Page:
Monterey County and the city of Salinas are suing three entities to recoup nearly $1 million the governments spent responding to a chemical fire and toxic contamination after an explosion at a commercial building in May 2009.

It took 17 fire companies and 55 firefighters to extinguish the blaze at 1353 Dayton St. in Salinas. It took city and county workers nearly two months to clean up the resulting toxic runoff that killed 1,600 fish and thousands of worms in a storm drain and reclamation ditch that flow into Monterey Bay National Marine Sanctuary.

Terry Spitz, chief assistant district attorney, confirmed late Tuesday that his office is investigating potential criminal or civil charges in the case.

Named in the lawsuit filed last week are Sequence Consulting Inc. and Excelligence Learning Corp., tenants at the property that together were allegedly storing large quantities of chemicals and dyes without permits. Also named are A-1 Moving and Storage and its partners, Warren Scarr, Mark Scarr and James Slaten, who own the warehouse.

On May 29, 2009, according to the lawsuit, Sequence was storing 500 pounds of hexamine, which is used to manufacture explosives, a number of 55-gallon drums of methyl alcohol and large quantities of dye, chemicals and other toxic materials at the site.

About 6:30 that evening, according to city and county attorneys, Sequence director Michael Delmar was trying to make a paint product by mixing 100 gallons of methyl alcohol, iron filings in a reactor.


CHEMICAL FIRE EVACUATES 3 HOMES, f-ae25-001cc4c002e0.html

An agricultural spray trailer possibly containing hazardous materials caught fire at about 7 o'clock this morning east of Ellensburg in the area of Denmark and TJossem roads, according to a news release.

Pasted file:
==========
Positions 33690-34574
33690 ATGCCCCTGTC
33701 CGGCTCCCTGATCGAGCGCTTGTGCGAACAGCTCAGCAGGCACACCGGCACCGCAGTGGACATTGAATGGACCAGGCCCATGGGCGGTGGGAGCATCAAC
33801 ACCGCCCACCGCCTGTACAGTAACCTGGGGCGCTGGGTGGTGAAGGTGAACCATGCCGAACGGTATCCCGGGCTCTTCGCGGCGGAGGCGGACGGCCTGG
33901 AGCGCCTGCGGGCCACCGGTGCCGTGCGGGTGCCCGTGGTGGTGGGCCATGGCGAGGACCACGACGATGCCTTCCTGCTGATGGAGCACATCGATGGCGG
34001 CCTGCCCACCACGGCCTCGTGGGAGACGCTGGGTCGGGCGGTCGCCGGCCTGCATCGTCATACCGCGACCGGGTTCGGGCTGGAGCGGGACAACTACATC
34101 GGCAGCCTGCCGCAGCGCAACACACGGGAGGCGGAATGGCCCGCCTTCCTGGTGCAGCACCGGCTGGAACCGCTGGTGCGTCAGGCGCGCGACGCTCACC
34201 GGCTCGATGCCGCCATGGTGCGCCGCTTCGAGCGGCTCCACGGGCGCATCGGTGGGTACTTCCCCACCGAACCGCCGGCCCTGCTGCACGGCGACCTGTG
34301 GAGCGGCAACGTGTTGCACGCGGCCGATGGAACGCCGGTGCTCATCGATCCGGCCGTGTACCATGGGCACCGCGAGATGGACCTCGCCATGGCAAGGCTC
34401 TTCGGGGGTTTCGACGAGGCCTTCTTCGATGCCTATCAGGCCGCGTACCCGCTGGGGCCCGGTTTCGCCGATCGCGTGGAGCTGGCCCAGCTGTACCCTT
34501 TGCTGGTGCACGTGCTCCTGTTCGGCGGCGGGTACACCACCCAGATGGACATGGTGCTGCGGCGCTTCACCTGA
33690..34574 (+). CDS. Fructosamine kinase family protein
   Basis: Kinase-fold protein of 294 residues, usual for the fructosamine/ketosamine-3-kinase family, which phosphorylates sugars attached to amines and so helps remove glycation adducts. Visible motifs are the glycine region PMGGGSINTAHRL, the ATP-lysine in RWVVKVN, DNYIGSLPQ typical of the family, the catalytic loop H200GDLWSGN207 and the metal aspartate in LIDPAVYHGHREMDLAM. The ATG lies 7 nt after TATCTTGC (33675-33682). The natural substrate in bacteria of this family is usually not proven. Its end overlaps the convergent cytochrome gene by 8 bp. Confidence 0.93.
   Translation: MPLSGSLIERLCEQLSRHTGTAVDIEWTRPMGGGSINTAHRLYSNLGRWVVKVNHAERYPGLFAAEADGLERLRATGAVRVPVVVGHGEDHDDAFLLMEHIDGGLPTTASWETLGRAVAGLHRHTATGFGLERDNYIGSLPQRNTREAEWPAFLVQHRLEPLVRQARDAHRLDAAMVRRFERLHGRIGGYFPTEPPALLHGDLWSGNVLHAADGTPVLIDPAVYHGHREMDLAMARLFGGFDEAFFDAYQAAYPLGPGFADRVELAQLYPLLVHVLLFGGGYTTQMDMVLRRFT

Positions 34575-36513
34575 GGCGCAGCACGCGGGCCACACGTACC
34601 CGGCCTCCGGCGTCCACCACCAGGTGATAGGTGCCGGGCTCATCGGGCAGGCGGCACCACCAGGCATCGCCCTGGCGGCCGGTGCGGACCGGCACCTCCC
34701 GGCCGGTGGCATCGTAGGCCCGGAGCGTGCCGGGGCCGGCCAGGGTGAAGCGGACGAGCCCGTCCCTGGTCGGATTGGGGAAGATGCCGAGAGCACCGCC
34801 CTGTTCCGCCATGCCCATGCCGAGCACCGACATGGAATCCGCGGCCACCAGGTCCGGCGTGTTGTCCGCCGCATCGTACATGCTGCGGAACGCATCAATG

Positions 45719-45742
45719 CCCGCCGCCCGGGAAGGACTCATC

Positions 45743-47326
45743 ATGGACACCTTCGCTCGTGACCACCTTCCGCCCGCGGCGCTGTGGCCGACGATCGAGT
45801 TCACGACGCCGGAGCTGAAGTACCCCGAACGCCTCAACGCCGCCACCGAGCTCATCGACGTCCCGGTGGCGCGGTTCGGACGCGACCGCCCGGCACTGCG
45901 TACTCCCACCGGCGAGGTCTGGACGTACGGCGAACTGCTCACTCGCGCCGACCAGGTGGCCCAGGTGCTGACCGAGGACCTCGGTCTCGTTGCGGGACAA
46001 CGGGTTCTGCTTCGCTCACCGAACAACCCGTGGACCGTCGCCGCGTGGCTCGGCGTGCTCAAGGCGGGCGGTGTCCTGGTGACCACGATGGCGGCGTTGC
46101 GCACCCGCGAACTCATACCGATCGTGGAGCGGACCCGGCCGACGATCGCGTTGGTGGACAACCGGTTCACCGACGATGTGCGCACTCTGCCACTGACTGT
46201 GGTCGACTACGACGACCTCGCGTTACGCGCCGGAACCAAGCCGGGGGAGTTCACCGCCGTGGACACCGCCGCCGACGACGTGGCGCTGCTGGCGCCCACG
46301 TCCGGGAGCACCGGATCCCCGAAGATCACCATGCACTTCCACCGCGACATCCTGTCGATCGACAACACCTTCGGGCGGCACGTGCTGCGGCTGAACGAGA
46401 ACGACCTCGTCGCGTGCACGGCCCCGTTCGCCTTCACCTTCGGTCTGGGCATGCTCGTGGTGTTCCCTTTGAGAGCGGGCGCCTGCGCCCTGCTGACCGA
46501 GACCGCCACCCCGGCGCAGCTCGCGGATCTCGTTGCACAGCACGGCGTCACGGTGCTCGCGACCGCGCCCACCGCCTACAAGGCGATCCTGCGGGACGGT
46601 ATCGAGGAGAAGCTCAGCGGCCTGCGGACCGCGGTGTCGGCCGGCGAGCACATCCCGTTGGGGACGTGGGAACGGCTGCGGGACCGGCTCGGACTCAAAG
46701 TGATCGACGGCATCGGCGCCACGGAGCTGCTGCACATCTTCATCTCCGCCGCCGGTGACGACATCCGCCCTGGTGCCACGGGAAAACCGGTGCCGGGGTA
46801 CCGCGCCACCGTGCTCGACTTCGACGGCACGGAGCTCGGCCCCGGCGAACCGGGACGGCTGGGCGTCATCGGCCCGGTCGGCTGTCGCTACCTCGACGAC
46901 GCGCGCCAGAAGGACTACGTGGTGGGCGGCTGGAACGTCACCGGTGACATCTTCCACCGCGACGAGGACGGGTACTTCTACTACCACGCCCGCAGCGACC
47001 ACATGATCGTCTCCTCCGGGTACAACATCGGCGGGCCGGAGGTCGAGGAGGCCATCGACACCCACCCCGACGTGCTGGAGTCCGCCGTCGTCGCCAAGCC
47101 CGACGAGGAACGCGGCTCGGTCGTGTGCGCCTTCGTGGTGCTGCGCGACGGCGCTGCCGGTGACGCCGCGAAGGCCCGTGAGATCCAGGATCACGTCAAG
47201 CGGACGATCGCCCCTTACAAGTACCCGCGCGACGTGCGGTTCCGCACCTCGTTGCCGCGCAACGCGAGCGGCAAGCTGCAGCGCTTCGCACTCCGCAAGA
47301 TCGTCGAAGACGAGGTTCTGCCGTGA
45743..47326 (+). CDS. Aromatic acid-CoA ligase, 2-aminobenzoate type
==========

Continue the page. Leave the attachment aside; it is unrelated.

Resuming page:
When the chemicals were identified as soil fumigant/pesticides, crews declared the scene hazardous and evacuated three homes and closed TJossem road between Ferguson and Denmark roads.

Kittitas Valley Fire and Rescue deputy chief Rich Elliott said there were no injuries and the spray trailer appeared to be the only property damaged by the fire. It was a total loss which he estimates at less than $20,000.

Elliott said officials are unsure how the fire started, but believe it might have been spontaneous combustion. He said the fire burned for three hours



A chemical fire closed a city block and sent a police officer and a firefighter to the hospital Wednesday in Durango.

According to the Durango Herald, the fire was reported just after 1 p.m. in a garage adjacent to an office building on Main Avenue.

Nearby offices were evacuated as light smoke, white in color, could be seen pouring from the garage.

A firefighter and a police officer were sent to Mercy Regional Medical Center with respiratory irritation. The two were evaluated and expected to be alright.

Durango fire officials later announced the fire was a hazardous chemical accident involving bags of sulfur that were stored in the garage. The chemical ignited forming sulfur dioxide, a gas known to produce respiratory difficulties.



Guilford County, NC-- Land being turned over to the state for a park got a visit from the Greensboro Bomb Squad Tuesday. A Guilford County man who is turning over land to the state for the Haw River Park called police and hazmat after finding dynamite and other explosive devices in an old barn.

The property is located off NC Highway 150 East in Guilford County. Officers told WFMY News 2, the dynamite is about 50 years old and was used to blast the area to make a creek bed.